God Is a Symbol for God: Paul Tillich and the Contours of Any Possible Radical Theology

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Book Chapter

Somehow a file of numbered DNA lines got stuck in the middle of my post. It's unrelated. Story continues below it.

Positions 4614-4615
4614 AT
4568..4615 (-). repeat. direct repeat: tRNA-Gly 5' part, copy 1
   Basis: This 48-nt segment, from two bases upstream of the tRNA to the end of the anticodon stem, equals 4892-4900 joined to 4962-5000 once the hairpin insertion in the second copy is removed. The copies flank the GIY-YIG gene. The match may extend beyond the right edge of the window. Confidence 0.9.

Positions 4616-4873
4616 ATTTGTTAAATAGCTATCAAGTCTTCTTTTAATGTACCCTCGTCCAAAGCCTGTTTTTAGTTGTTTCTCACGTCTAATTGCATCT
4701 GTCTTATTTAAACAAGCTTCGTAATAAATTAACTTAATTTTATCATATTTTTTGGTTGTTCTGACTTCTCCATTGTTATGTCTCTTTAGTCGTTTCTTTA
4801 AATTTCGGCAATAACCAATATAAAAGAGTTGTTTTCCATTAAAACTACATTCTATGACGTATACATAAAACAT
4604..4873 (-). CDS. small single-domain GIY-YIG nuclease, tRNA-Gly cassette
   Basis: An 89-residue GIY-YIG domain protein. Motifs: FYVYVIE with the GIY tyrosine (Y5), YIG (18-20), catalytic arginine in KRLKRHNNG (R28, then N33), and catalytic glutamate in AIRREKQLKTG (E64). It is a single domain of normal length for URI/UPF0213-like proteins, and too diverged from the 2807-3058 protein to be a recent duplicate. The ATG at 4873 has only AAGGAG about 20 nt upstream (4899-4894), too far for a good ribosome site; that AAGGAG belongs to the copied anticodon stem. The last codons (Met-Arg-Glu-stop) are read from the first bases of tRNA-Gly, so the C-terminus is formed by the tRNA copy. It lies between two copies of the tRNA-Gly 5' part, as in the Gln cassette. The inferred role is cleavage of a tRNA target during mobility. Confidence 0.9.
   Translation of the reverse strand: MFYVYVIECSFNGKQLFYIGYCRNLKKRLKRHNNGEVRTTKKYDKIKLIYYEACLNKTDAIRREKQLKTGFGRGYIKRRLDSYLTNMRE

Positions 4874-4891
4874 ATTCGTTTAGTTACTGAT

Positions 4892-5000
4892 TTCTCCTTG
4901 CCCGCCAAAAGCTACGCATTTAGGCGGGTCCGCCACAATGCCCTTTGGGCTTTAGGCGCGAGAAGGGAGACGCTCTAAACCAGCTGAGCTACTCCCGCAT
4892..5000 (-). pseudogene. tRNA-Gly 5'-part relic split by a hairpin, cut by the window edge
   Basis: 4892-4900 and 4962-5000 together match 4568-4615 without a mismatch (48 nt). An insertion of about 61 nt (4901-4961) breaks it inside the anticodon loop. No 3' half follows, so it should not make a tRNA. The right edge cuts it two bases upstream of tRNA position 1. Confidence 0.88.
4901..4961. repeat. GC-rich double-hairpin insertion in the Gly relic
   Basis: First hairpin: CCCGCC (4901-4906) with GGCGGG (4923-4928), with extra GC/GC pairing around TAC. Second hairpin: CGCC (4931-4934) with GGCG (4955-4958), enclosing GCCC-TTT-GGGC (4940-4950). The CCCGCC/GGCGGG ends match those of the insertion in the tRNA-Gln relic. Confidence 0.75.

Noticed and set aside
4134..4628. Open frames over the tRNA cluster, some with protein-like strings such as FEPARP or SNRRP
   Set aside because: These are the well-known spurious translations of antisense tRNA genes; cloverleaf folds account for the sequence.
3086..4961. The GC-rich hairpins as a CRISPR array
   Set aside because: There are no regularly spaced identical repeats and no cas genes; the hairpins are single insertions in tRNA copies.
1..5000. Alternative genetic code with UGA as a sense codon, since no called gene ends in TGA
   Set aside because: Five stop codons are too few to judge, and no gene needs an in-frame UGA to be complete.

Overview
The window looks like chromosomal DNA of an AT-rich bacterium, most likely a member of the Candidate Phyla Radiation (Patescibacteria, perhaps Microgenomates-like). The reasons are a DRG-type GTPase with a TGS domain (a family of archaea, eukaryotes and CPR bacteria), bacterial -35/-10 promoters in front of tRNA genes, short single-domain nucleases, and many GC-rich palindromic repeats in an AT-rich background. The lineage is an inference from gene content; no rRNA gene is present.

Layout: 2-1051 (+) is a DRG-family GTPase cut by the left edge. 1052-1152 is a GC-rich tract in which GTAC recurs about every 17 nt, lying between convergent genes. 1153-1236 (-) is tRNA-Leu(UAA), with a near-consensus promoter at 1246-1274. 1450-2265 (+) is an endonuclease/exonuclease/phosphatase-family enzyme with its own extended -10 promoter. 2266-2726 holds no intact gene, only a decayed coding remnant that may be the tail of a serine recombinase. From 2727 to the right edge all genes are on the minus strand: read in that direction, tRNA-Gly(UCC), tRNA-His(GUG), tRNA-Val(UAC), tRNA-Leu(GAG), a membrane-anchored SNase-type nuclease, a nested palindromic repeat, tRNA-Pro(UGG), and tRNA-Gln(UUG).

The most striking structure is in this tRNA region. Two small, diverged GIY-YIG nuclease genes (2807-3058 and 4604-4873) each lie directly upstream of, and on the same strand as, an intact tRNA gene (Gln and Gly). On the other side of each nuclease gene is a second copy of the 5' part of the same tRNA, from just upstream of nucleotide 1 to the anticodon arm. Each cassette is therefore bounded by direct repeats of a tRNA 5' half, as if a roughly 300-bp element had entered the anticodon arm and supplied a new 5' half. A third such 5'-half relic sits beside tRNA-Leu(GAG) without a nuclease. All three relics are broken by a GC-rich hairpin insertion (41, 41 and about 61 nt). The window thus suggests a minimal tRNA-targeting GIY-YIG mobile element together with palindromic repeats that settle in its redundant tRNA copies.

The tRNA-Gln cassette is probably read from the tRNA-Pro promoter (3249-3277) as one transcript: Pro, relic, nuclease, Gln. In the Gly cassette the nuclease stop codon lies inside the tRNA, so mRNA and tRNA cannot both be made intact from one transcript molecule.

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Given the title of this chapter, the reader could be forgiven for assuming that my claim here is going to be that Paul Tillich lays out the a priori conditions of the possibility of any radical theology whatsoever. But, of course, that would hardly be in the spirit of the many anti-foundationalist endeavors that go under the heading “radical theology.” My claim instead is a much more modest one—namely, that Tillich does an exemplary job of covering the bases in surveying what God-talk in the contemporary West is all about. Thus, almost any attempt at a radical theology can be discussed in Tillichian terms, or at least played off of Tillich’s perspective, without wholly misunderstanding that theology and in a fashion that provides useful theological insights.1 I identify the heart of Tillich’s mature theology with his claim that “God is [a] symbol for God.”2 Just how that formula illuminates the way in which radical theology is done will be revealed in stages by juxtaposing the formula with various radical theological undertakings.